As Judge Brett Kavanaugh faces the U.S. Senate Judiciary Committee during the second day of his Supreme Court confirmation hearings, debate rages on Capitol Hill if sufficient time is available for senators to substantially review the 42,000 documents released the night before his hearing was scheduled to begin concerning his time in the George W. Bush White House.
“Even if a legion of trained reviewers were available, a thorough substantive review of tens of thousands of pages of legal documents would be a tall order,” said Maura Grossman, research professor at the David R. Cheriton School of Computer Science. “But with the Continuous Active Learning™ for technology-assisted review process my colleague Professor Gordon Cormack and I developed, finding documents of interest quickly — in a matter of hours — is possible.”
The 42,000 Kavanaugh documents that were released on September 3, 2018 are confidential and therefore are not publicly available, so Grossman and Cormack did the next best thing — they ingested the publicly released Kavanaugh documents available on the Senate Judiciary website into an online search tool that uses their Continuous Active Learning™ TAR.
“We had previously done the same thing with Jeb Bush’s and Tim Kaine’s emails,” Grossman said. “Unfortunately, the Kavanaugh documents were not separated into individual documents, so they appear in the tool as single pages, but they can still be searched more efficiently than by an exhaustive manual review.”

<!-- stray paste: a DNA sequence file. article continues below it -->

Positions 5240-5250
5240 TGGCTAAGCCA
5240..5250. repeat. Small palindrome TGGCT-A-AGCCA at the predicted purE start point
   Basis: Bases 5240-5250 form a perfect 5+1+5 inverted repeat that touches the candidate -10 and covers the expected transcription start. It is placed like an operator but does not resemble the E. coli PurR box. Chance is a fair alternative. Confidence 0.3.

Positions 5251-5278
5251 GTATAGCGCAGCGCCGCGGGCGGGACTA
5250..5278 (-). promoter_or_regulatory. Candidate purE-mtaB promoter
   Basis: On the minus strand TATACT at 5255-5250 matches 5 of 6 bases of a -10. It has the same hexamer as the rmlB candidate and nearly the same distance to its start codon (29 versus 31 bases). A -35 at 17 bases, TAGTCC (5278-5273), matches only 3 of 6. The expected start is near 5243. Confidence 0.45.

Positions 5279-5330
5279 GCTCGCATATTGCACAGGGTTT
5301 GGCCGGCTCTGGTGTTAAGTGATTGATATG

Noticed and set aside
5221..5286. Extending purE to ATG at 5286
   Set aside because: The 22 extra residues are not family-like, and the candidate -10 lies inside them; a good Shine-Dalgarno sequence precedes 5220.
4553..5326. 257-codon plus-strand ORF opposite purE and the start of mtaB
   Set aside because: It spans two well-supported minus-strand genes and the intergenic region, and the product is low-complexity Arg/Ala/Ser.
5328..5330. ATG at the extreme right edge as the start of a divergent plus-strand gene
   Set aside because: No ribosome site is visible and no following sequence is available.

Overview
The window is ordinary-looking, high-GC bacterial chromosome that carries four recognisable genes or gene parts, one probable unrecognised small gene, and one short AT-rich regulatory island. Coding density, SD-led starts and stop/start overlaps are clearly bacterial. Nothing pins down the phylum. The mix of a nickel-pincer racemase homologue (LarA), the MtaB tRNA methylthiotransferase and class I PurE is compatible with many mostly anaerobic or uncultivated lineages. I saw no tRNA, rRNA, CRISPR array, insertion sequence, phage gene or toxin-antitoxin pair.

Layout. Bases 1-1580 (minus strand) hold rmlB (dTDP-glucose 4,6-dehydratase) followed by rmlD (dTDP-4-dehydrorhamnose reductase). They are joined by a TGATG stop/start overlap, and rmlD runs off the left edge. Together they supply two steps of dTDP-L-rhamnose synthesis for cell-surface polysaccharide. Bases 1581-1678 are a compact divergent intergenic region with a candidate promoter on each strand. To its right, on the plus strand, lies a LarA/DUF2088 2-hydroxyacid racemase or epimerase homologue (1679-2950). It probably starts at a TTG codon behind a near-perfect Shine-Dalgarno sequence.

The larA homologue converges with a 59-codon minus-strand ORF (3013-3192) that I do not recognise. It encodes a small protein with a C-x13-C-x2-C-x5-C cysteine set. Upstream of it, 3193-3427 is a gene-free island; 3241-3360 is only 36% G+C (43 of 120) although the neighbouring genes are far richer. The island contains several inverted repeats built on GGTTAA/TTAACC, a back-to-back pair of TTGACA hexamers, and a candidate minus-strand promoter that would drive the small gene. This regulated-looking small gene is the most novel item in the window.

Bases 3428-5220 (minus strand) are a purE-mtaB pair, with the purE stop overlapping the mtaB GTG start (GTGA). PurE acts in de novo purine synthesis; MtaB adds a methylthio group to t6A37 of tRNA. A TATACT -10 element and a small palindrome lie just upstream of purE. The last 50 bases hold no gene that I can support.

“It’s exciting to see how electronic discovery technology is modernizing the legal profession and allowing quick analysis of vast quantities of data,” said Dan Brown, Director of the David R. Cheriton School of Computer Science. “I already connected to the tool that our colleagues Maura Grossman and Gordon Cormack built, and started searching for documents relevant to Kavanaugh’s work on Ken Starr’s investigation of Bill Clinton.”
In addition to being a research professor in the David R. Cheriton School of Computer Science, Grossman is principal of Maura Grossman Law, an eDiscovery law and consulting firm based in New York, NY. Before joining the University of Waterloo, she was of counsel at the prominent law firm Wachtell, Lipton, Rosen & Katz.